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NSCA’s Coaching Podcast, Season 6 Episode 17: Corliss Fingers

by Eric McMahon, MEd, CSCS, RSCC*D and Corliss Fingers
Coaching Podcast January 2023

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This episode features Corliss Fingers, the Director of Strength and Conditioning at Bethune-Cookman University. She talks with NSCA Coaching and Sport Science Program Manager, Eric McMahon, about her journey in a predominantly male strength and conditioning profession. This episode speaks to the value of a strength and conditioning coach at the college level, as Fingers shares about preparing athletes in the extreme heat and humidity of Florida during pre-season football. She also recaps her presentation at the 2022 NSCA National Conference in New Orleans, LA, discussing representation around diversity, equity, and inclusion for athletes and coaches.   
 
You can reach out to Corliss on Twitter: @CorlissFingers or by email at fingersc@cookman.edu| Find Eric on Instagram: @ericmcmahoncscs or Twitter: @ericmcmahoncscs

Show Notes

“We don't have the things that some of the bigger school has, but I'm fine with filling in the gap. And a lot of it is just education, just giving them things that they can remember that's not too overwhelming, knowing that they have camp in place and getting ready for classes and hitting them over the head with a bunch of ratios of how much it-- no, OK. Let's put some color on your plate.” 13:07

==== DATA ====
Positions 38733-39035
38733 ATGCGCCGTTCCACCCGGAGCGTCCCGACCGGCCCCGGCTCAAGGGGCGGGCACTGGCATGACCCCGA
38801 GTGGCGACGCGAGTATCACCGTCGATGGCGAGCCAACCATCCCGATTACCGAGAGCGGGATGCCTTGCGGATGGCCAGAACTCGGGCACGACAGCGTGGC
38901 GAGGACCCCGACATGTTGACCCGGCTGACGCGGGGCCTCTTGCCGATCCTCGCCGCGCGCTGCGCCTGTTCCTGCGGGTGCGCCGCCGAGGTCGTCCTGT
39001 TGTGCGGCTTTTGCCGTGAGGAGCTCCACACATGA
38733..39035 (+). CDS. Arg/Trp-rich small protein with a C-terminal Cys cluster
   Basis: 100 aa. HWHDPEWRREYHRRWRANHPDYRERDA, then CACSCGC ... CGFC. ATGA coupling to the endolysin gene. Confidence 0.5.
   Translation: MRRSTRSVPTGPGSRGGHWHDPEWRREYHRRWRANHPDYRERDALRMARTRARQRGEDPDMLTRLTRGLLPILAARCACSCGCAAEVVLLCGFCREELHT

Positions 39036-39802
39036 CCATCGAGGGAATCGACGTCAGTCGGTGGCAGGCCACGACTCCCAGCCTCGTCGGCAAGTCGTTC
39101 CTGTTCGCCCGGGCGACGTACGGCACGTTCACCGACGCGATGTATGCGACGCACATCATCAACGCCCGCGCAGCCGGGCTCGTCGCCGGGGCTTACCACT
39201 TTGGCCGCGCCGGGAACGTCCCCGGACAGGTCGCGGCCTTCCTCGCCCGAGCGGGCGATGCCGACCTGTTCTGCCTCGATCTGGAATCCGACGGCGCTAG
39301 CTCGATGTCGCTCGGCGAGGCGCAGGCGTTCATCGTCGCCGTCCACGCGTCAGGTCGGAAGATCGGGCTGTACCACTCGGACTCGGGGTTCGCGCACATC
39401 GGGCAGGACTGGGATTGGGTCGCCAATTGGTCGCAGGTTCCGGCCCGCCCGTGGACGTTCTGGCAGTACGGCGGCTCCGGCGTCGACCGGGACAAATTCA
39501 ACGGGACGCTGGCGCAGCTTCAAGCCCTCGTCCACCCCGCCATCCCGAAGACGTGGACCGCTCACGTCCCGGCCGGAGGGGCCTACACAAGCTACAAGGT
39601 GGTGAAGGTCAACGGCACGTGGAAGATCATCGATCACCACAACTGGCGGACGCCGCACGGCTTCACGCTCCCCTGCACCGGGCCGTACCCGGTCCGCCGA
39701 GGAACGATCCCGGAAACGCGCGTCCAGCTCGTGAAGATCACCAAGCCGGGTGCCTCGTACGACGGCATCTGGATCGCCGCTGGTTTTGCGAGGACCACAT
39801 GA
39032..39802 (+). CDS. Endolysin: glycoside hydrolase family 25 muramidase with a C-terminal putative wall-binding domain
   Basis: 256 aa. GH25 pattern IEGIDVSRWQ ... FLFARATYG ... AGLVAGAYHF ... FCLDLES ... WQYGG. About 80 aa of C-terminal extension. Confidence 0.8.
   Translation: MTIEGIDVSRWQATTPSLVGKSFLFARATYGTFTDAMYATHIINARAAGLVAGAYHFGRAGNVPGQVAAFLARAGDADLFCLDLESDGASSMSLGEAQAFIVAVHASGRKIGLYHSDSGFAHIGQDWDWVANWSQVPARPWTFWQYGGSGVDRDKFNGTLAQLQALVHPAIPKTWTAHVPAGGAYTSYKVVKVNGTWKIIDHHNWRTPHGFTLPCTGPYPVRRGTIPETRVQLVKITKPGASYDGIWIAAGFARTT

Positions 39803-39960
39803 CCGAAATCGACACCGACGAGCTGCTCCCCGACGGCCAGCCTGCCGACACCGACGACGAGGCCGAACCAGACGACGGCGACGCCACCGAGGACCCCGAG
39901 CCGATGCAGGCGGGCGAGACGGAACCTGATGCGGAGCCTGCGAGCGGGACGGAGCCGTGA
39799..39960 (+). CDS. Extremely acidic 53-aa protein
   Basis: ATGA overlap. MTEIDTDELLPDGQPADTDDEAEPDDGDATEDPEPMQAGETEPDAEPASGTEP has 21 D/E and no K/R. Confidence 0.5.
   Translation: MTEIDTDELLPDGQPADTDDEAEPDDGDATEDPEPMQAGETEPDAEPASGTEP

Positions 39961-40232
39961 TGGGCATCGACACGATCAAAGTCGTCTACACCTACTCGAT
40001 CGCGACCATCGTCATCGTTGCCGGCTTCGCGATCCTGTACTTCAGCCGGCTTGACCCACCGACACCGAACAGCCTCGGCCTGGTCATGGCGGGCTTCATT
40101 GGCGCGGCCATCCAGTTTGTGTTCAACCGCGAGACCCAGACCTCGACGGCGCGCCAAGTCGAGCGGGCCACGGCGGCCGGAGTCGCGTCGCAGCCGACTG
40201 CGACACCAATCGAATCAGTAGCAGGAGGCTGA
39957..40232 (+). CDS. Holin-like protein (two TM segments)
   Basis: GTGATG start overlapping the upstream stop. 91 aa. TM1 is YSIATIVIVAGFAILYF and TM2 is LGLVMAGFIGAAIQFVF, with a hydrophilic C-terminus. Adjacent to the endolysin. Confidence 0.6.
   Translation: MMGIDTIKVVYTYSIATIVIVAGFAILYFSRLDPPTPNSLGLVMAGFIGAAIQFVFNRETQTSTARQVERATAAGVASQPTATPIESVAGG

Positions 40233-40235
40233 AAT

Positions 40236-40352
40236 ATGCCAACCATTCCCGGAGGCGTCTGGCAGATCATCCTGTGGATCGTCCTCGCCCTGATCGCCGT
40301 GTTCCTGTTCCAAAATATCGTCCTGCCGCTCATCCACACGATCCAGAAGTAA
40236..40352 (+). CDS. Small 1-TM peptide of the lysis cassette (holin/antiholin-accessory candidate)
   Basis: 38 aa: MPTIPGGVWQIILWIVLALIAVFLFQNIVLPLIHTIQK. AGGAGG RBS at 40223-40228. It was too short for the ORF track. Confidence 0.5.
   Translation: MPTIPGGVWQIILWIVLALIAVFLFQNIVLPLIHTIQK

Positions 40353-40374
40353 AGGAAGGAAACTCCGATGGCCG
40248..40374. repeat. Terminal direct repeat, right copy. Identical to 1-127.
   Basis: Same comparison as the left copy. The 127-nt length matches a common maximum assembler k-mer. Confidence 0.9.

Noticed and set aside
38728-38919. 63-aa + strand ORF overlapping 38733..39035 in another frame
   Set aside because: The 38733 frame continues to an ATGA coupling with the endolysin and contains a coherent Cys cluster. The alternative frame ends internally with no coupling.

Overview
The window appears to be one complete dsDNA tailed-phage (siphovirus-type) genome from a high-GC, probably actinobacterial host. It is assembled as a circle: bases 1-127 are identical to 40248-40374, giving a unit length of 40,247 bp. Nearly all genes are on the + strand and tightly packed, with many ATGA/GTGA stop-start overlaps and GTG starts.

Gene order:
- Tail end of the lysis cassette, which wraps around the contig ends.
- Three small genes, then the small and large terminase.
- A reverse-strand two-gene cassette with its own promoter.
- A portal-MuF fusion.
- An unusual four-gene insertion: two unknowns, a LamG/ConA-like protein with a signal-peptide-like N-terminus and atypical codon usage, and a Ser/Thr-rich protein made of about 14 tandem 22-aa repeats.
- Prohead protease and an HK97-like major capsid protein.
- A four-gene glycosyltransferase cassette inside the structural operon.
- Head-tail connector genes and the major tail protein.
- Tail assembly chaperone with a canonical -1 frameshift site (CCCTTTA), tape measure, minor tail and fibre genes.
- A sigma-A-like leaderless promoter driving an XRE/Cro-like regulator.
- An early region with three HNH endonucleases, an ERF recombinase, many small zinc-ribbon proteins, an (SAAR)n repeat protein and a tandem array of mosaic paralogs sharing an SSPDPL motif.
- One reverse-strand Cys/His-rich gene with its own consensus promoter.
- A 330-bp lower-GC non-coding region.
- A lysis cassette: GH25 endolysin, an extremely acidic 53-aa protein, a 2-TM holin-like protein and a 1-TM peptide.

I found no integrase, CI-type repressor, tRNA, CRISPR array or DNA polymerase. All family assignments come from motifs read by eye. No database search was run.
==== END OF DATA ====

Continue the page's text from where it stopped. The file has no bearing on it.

“This is the place where we build young men and young women, not just strength-wise, but letting them own who they are, walking to their own life, finding their strength, finding the things that make them who they're going to be. Getting to work on time, applying yourself, teamwork-- you learn all that in the weight room.” 18:24

“If you approach it with the right attitude and mentality and just go out there, that you're going to make as many positive connections as possible, you're going to get that recommendation or referral that you're looking for, that you're willing to offer when someone just shows up and puts the time in.” 33:10

“But just in general, as young coaches, aspiring coaches entering the field, knowing your blind spots, knowing what experience you have and what experience you don't have that they might be looking for. And not every job is for you in that moment, but if you can recognize that, or if someone tells you, hey, we're looking for someone a little more well-rounded, you can go seek that out.” 36:40

Transcript

[00:00:00.00] [MUSIC PLAYING]

[00:00:04.41] Welcome to the NSCA Coaching Podcast, season 6, episode 17.

[00:00:10.68] This is the place where we build young men and young women, not just straight-wise, but letting them own who they are, walk into their own life, finding their strength, finding the things that make them who they're going to be, getting to work on time, applying yourself, teamwork-- you learn all that in the weight room.

[00:00:32.61] This is the NSCA's Coaching Podcast, where we talk to strength and conditioning coaches about what you really need to know but probably didn't learn in school. There's strength and conditioning, and then there's everything else.

[00:00:43.51] Welcome to the NSCA Coaching Podcast. I'm Eric McMahon. Today we're joined by Corliss Fingers. Corliss spoke at the NSCA National Conference in New Orleans a few months back. And we're excited to have her on the podcast today, coming from Bethune-Cookman University, the Director of Strength and Conditioning, working with the football team. We're in the middle of pre-season camp right now, Corliss, welcome.